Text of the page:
The first courses are focused on education-related spending measures at the state and local government levels, and they address things like hybrid learning environments and data collection technologies for monitoring students’ progress, according to Ernst.

Ernst said Intel has tracked technology spending measures from the government before, but by incorporating the company’s analyses into online courses on Intel Partner University, the content is more accessible and scalable than previous efforts.

“It was a big ask by a lot of our channel customers,” he said. “They asked us to invest the resources to do it once and then that way they can all benefit.”

The chipmaker is making other investments in Intel Partner Alliance, particularly to reach a broader channel through authorized distributors.

Ernst said Intel is now enabling branch offices for distributors like Synnex and Arrow to provide sales support for channel partners.

“What we’ve invested in is really empowering them to be an extension of our sales force,” he said.

Intel is also giving distributors the ability to provide partners with motherboard design services as part of the Intel Solutions Alliance program.

The chipmaker’s other major priorities for partners include the launch of Intel’s third-generation Xeon Scalable processors, code-named Ice Lake. Ernst said the company has started ramping up shipments of the extreme core count versions of Ice Lake, which go up to 40 cores, to distributors. He emphasized that there will be healthy supply for the new server CPUs when the sales embargo lifts next month.

“We’ve made a really focused effort of getting supply there for third generation Xeon [Scalable],” Ernst told CRN. “So as you [reach out to partners], I encourage you to bring it up because the volume and the commits are there.”

The chipmaker is also pushing partners to use Intel DevCloud, which allows developers to test workloads for free in the cloud on a variety of Intel products, from CPUs and discrete GPUs to FPGAs and VPUs.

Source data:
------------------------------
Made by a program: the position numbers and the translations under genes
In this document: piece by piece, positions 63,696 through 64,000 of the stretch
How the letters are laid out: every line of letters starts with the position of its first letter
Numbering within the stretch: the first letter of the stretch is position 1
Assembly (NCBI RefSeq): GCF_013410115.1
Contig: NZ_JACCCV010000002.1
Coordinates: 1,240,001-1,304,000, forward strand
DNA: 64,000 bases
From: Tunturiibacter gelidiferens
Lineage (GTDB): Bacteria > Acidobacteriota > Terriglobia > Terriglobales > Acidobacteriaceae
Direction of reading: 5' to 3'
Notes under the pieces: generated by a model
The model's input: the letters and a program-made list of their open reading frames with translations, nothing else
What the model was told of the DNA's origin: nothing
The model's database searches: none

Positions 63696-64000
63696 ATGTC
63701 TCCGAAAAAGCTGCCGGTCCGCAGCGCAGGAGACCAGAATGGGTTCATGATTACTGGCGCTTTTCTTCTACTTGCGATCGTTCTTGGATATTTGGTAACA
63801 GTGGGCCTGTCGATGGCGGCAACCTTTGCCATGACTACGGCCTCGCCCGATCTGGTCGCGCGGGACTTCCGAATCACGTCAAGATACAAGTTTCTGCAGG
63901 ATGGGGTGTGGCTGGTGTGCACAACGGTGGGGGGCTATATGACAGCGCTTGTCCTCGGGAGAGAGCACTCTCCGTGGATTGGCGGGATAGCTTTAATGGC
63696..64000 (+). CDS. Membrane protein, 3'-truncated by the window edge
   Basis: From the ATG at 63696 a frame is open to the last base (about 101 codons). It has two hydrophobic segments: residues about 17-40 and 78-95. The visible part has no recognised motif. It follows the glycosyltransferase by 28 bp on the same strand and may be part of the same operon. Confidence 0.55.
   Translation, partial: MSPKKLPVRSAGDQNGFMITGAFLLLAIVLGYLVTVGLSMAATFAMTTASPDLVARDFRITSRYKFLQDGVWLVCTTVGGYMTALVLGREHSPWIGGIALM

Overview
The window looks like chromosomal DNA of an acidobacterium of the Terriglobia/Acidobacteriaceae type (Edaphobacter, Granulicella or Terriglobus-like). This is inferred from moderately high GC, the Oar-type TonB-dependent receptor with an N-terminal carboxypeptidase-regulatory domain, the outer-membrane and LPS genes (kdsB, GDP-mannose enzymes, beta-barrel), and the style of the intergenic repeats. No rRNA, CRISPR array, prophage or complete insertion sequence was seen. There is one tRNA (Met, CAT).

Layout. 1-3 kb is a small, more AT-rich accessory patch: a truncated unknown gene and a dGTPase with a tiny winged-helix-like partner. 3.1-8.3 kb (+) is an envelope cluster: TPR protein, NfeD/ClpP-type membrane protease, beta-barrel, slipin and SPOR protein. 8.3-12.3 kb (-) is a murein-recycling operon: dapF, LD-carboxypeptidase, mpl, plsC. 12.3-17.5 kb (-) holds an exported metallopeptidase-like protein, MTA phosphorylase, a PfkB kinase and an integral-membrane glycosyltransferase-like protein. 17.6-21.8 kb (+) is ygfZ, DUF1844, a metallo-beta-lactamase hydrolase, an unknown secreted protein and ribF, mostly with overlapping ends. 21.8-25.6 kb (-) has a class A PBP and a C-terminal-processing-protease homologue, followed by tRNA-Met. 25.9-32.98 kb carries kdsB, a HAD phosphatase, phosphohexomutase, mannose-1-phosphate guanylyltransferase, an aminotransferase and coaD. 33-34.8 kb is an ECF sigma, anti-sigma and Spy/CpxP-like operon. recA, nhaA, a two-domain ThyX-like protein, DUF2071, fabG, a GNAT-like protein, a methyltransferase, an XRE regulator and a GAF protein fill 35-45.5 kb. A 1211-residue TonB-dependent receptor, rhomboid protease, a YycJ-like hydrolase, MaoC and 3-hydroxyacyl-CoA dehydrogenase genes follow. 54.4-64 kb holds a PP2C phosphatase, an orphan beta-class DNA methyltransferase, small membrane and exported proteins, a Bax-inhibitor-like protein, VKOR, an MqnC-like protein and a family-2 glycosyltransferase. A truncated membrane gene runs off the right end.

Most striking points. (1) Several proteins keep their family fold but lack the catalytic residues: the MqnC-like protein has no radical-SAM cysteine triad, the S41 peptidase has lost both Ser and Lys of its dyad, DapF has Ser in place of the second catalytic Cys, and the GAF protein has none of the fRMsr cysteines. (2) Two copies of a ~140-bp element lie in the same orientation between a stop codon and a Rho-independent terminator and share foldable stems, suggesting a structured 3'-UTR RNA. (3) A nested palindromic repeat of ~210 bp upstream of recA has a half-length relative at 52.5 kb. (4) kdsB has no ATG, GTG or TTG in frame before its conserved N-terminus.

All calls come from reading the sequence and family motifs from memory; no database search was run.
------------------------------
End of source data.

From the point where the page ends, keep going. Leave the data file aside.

“We’re seeing a lot of interest from data center companies who want to use the FPGA as an accelerator, but they don’t want to learn the RTL code,” Ernst said. “So that’s one big thing that channel customers asked us for. We’ve made a ton of progress, and the pickups have been great.”

Kent Tibbils, vice president of marketing at ASI, a Fremont, Calif.-based Intel distributor, told CRN that Intel has made efforts in the past to educate partners on how sales opportunities can align with government spending measures, which is a major benefit.

“Especially when you’re talking about something that’s as complicated and extravagant as a $2 trillion infrastructure spending bill,” he said.

Intel has increasingly relied on distributors to help channel partners navigate the chipmaker’s partner programs, according to Tibbils. That support has been especially important as Intel transitioned partners to the new Intel Partner Alliance program.

“They really want to make sure that they don’t lose track of any of their resellers along the way, so they’re really leaning on distributors to help the [partners] navigate through that,” he said.